In an election year in which the economy ranks as Americans’ top concern, presumptive Republican presidential nominee Mitt Romney holds significant advantages over President Obama among white voters who are struggling financially and buffeted by job loss, according to a new Washington Post-ABC News poll.
Asked which candidate would do more to advance their families’ economic interests, middle-class white voters who say they are struggling to maintain their financial positions chose Romney over Obama by a large margin — 58 percent to 32 percent.Gallup reports:
Barack Obama has a significant lead over Mitt Romney among the 24% of American working voters who are classified as professionals, and among the 13% who are service workers. The two are tied among clerical and office workers. Romney leads among all other job categories, including in particular the small segments of voters who work in farming and fishing, construction, and who own a business. He also has an edge among executives and managers.At National Journal, Ron Brownstein writes of the four white quadrants: men and women, with and without college degrees.
If Obama stays close to his 2008 level of support among minority voters and maintains or slightly increases their turnout, Romney has to capture about 60 percent of whites to reach a national majority. The good news for him is Republicans reached exactly that level among whites in the 2010 Congressional elections, according to the Edison Research exit poll.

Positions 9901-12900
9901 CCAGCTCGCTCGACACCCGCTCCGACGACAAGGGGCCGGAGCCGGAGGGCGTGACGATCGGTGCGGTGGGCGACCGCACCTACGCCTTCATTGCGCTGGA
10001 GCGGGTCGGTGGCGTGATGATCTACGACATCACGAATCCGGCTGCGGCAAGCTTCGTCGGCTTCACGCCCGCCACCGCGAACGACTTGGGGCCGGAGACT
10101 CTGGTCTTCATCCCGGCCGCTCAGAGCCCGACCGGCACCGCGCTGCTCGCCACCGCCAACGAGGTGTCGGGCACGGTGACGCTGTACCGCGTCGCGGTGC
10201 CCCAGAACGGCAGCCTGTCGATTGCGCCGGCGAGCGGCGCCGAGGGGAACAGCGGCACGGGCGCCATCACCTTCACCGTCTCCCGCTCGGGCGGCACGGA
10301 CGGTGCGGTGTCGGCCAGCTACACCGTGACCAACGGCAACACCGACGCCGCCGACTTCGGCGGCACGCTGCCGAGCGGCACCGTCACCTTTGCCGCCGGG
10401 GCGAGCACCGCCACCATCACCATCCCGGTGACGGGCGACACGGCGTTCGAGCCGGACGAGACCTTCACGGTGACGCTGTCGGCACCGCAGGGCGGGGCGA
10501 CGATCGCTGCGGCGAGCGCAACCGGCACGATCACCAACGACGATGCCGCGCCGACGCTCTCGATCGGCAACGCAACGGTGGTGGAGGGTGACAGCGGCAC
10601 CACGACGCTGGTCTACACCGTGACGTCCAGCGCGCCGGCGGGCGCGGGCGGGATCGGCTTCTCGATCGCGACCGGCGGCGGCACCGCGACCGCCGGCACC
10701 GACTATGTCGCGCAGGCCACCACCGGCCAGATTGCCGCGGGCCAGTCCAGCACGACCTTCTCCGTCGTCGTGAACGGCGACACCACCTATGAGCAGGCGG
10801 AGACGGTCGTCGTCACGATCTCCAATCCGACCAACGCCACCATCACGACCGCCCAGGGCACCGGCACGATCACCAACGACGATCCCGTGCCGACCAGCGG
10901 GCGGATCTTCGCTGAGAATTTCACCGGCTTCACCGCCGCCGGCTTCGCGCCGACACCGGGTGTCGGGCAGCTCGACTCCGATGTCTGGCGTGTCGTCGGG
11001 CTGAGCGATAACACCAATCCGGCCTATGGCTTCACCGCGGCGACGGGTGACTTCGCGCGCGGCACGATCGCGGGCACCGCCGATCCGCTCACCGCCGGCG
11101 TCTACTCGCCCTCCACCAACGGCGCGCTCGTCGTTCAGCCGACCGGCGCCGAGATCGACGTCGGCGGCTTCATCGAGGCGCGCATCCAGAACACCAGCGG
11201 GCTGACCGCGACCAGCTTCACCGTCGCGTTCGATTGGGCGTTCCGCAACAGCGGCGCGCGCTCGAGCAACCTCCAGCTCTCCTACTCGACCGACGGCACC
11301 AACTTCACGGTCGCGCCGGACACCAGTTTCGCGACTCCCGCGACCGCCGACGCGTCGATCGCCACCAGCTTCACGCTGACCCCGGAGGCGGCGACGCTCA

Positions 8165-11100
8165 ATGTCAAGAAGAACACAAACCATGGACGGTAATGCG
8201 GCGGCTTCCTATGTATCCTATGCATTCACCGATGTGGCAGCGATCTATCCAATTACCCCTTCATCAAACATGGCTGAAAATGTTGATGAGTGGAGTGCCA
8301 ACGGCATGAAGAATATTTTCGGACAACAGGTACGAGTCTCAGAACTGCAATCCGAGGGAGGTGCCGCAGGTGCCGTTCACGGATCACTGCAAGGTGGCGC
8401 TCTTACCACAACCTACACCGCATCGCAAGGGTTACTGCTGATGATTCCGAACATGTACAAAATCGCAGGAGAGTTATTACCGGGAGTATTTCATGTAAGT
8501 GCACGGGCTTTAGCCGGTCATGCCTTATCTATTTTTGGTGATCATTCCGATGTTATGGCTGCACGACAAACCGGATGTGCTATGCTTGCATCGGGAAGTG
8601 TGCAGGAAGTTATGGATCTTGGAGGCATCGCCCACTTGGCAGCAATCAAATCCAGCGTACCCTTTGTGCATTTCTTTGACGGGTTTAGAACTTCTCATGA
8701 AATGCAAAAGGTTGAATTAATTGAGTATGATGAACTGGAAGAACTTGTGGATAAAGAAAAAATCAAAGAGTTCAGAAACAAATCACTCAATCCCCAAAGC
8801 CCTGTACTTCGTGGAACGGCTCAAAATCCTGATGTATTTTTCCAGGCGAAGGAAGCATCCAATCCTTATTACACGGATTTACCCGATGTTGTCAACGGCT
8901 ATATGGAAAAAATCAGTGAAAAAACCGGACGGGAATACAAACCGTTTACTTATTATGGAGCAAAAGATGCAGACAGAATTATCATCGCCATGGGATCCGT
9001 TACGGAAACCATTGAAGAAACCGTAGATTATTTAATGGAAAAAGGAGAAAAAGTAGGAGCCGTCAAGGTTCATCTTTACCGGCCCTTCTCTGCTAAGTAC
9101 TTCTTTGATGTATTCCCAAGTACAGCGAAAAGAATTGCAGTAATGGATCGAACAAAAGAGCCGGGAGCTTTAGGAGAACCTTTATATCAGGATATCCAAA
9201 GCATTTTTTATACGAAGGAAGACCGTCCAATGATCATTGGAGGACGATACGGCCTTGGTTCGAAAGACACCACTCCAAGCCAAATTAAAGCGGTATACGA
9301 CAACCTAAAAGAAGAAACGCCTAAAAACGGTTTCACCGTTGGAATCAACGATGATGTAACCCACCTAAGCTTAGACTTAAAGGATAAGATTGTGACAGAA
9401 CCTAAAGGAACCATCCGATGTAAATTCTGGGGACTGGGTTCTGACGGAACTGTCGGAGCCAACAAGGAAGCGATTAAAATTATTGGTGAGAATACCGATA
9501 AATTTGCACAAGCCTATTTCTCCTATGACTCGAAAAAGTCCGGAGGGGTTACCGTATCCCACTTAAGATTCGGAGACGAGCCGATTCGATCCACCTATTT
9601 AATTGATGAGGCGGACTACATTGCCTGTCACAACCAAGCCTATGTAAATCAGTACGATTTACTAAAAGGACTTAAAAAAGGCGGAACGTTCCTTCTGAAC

But in scaling that height, Republicans benefited from a movement in their direction from all whites. In 2010, the GOP not only drove down the Democratic vote to 35 percent or less among white men and women without a college degree and college-educated men, but reduced the Democratic numbers among college white women to just 43 percent, according to the exit poll. (Democrats did much better with those college women in some key Senate races, including California and Colorado.)
If Obama can maintain majority support among those well-educated women, while remaining close to his four-fifths support among minorities, the president can win a national majority while capturing only a little more than one-third of all other whites. Even that isn't impossible for Romney: In 2010, Republicans actually held Democrats to about that level of support with those other whites. But it's not a hill Romney should want to climb: no Republican presidential nominee since 1988 has dominated the other three quadrants of the white electorate to quite that overwhelming extent.